Food Poisoning Risks with Type 1 Diabetes


Editor’s Note: Kyla Schmieg (BSN, RN) is a practicing pediatric endocrinology nurse in Cincinnati, OH, USA, and someone with type 1 diabetes, working on the same unit she was diagnosed at 26 years ago.

Food poisoning risks with Type 1 diabetes

Diabetics, in general, are known to have sluggish immune systems. This puts them at greater risk for acquiring infections, including food borne illnesses. It’s a good idea for everyone to be cognizant of food borne illness when dining out or preparing food; it’s a must for people with type 1 diabetes. 

Especially when traveling, someone with type 1 diabetes (T1D) must be extra cautious as new bacteria are introduced with the exposure to different foods and preparation standards. (ALWAYS carry glucagon when traveling in case a severe bout of food poisoning drops blood sugars quickly. Conversely if it elevates due to infection, have ketone strips to test for ketones in the urine, markers of diabetic ketoacidosis (DKA).

How do you prevent food borne illness?

  • Check for cleanliness (of restaurants or suppliers)
  • Closely examine packaging to make sure it isn’t damaged or open
  • Keep raw foods separate from other foods
  • Perishable foods should not be left at room temperature for more than two hours (one hour if over 90°F) FDA

Why are the risks higher?

Diabetes can cause the body to have a delayed reaction when recognizing a foreign body or bacteria. This can result in the food borne pathogen lingering in your digestive system for awhile prior to it being recognized. This delay in the immune response affects your body’s ability to keep the pathogen in check. Elevated blood glucose levels in people with diabetes also affect this process because high blood sugar can suppress white blood cell function. White blood cells are what your body uses to fight off infection. 


A common digestive complication for diabetics is gastroparesis. It’s also referred to as delayed gastric emptying. With this condition, the movement of ingested food from the stomach to the small intestine is dramatically slowed down or even stopped. According to the U.S. Department of Health and Human Services, diabetes is the most common cause of gastroparesis. This is because elevated blood glucose levels can affect the nerves in the stomach and their ability to move things through the digestive system. 

In diabetics, the delay in the body’s ability to recognize and fight infection coupled with the slowed motility of food through the digestive tract is a recipe for disaster. If a food containing a food borne pathogen is eaten, it could sit in your immune system for a bit prior to being recognized as bad. During this time, the bacteria could be multiplying. If you also have a digestive system that is sluggish in moving things along, this means the bacteria will be in the system even longer.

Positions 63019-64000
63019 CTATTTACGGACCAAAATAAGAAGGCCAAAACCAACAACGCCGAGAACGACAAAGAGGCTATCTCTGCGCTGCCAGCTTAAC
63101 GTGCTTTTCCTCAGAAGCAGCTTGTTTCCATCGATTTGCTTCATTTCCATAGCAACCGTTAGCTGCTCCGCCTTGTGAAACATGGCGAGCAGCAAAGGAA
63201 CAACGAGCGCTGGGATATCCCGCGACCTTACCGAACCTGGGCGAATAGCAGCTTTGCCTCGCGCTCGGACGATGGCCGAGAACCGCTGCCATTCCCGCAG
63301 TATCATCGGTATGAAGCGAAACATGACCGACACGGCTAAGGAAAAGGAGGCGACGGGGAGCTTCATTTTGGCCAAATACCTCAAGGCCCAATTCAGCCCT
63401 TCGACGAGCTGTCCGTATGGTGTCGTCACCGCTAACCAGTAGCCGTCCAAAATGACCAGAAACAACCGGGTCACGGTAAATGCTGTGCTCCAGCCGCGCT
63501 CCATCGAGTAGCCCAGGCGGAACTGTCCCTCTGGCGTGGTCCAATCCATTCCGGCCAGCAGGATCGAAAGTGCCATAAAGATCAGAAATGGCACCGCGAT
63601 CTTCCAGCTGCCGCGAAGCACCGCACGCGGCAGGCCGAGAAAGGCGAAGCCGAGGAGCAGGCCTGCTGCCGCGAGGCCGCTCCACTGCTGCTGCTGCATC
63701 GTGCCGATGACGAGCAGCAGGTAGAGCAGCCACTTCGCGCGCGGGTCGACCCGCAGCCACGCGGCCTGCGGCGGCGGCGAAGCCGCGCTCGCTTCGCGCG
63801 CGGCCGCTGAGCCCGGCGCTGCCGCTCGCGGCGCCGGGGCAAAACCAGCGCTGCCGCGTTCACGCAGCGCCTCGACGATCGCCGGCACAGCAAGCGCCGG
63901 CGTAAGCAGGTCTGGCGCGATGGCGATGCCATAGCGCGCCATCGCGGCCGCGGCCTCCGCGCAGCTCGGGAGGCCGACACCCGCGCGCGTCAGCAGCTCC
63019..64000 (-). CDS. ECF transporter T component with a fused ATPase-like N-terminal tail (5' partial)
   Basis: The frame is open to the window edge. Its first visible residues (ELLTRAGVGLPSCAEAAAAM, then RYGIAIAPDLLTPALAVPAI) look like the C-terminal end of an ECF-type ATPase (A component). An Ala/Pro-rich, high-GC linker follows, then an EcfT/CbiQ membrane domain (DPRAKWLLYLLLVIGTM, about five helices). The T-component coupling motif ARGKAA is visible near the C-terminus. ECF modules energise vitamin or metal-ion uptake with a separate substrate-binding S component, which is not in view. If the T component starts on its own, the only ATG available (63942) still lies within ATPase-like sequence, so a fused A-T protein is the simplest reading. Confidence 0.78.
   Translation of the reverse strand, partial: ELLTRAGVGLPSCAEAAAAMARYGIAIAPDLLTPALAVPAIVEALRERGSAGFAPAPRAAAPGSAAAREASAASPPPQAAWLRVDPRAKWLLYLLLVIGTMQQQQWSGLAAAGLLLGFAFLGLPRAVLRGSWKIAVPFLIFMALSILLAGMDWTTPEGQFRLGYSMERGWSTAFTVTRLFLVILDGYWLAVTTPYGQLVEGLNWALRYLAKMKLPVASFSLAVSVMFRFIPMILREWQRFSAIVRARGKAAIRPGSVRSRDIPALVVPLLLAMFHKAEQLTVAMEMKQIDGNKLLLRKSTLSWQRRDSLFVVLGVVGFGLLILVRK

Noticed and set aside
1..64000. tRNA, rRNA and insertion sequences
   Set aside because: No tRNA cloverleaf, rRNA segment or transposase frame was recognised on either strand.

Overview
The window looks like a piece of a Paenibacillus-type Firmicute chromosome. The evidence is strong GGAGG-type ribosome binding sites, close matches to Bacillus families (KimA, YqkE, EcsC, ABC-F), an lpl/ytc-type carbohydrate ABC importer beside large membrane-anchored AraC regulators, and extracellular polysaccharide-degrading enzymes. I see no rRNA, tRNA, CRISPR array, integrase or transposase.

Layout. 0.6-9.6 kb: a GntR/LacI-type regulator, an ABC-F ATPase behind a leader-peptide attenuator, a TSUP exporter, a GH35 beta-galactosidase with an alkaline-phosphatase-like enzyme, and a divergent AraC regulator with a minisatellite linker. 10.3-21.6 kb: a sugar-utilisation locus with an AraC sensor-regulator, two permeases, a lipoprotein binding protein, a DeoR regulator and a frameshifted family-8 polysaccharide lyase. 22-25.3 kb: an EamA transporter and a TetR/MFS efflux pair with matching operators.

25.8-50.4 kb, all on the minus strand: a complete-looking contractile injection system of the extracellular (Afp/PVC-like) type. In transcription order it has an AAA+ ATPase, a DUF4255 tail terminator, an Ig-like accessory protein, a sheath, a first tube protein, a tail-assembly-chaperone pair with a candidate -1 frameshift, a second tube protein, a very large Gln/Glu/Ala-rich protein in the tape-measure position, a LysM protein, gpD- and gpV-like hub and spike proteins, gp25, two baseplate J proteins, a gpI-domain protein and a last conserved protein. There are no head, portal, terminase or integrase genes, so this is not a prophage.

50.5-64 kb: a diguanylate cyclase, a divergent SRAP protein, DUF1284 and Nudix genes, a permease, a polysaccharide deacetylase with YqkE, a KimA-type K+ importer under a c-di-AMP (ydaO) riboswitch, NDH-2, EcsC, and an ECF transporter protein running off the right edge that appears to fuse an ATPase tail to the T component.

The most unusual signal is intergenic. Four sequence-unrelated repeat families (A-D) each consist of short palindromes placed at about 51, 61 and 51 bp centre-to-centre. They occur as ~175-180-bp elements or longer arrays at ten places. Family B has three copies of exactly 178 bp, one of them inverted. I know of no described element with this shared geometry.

Symptoms of food poisoning & treatment

  • nausea
  • vomiting
  • diarrhea
  • fever
  • abdominal cramping

If you are having these symptoms, or may think you have food poisoning, you should contact your physician right away in order to form a plan to treat it. Any infection can cause huge problems for people with diabetes. Infections can cause high blood sugars which affect the body’s healing process and put you at risk for DKA. Test for ketones, and if traveling, be sure to pack ketone strips in case of this.

Also, if you are nauseous and not able to eat or drink anything, this will affect your blood glucose levels, possibly dropping them to dangerous lows. Especially if you have insulin onboard and are unable to keep blood glucose down, you may need to use glucagon. Always have glucagon on your person, especially when traveling in foreign countries where risk of food poisoning is higher. 

A great resource if you want more information on food safety and guidelines is The website includes a list of food recalls and storage prep and storage tips to prevent food borne illnesses.

The Stomach Flu Away-from-Home—Prepare your College T1D by Bonnie O’Neil

A story about food poisoning in a foreign country: What Saved my Son’s Life by Bonnie O’Neil

WRITTEN BY Kyla Schmieg, BSN, RN, POSTED 04/12/16, UPDATED 12/21/22

Kyla Schmieg, BSN, RN, currently works as a pediatric endocrinology RN in Cincinnati, Ohio. She was diagnosed with type 1 in 1990. She loves that her job allows her to work with newly diagnosed type 1 kids and families. She loves educating people about diabetes; it’s the main reason she became a nurse! She also believes it’s important to put out there that although type 1 needs to be taken seriously, it is not something that should impact or limit your dreams or ambitions.